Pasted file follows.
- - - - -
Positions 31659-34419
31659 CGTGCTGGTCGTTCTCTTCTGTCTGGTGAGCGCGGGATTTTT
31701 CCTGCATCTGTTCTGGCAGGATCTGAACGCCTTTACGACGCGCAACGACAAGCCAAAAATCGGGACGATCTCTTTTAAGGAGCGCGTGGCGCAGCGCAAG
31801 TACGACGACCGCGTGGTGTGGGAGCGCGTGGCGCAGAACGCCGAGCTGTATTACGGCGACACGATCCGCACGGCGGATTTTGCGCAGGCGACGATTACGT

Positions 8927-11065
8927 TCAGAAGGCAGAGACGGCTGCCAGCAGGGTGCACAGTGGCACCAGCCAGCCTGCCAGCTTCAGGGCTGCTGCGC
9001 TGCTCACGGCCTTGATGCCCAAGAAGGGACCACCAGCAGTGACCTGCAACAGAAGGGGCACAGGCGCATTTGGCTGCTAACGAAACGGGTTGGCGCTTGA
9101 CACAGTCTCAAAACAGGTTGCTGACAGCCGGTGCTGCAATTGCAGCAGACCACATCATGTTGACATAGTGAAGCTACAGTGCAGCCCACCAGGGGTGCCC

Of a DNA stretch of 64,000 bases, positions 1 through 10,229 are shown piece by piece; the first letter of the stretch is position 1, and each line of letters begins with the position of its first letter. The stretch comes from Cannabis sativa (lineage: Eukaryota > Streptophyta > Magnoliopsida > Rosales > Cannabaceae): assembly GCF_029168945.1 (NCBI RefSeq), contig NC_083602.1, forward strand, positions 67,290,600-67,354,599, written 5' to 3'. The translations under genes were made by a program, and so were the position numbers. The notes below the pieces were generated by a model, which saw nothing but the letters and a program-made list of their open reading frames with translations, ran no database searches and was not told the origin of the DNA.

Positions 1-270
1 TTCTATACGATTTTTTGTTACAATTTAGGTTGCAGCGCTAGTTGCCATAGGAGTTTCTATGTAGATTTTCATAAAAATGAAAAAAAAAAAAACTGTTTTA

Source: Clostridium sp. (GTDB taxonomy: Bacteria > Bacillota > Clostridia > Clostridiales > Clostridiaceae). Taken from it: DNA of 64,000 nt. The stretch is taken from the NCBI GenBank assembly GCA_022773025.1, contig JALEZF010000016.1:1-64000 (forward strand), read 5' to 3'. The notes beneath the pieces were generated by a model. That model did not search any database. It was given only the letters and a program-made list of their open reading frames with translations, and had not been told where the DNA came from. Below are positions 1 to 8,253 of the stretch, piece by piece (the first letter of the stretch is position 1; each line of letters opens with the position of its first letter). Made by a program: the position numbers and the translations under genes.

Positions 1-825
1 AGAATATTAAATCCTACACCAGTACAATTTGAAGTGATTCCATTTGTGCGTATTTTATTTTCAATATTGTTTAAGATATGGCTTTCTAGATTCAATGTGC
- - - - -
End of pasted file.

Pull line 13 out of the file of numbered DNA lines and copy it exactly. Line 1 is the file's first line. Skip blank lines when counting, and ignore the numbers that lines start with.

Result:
Positions 1-825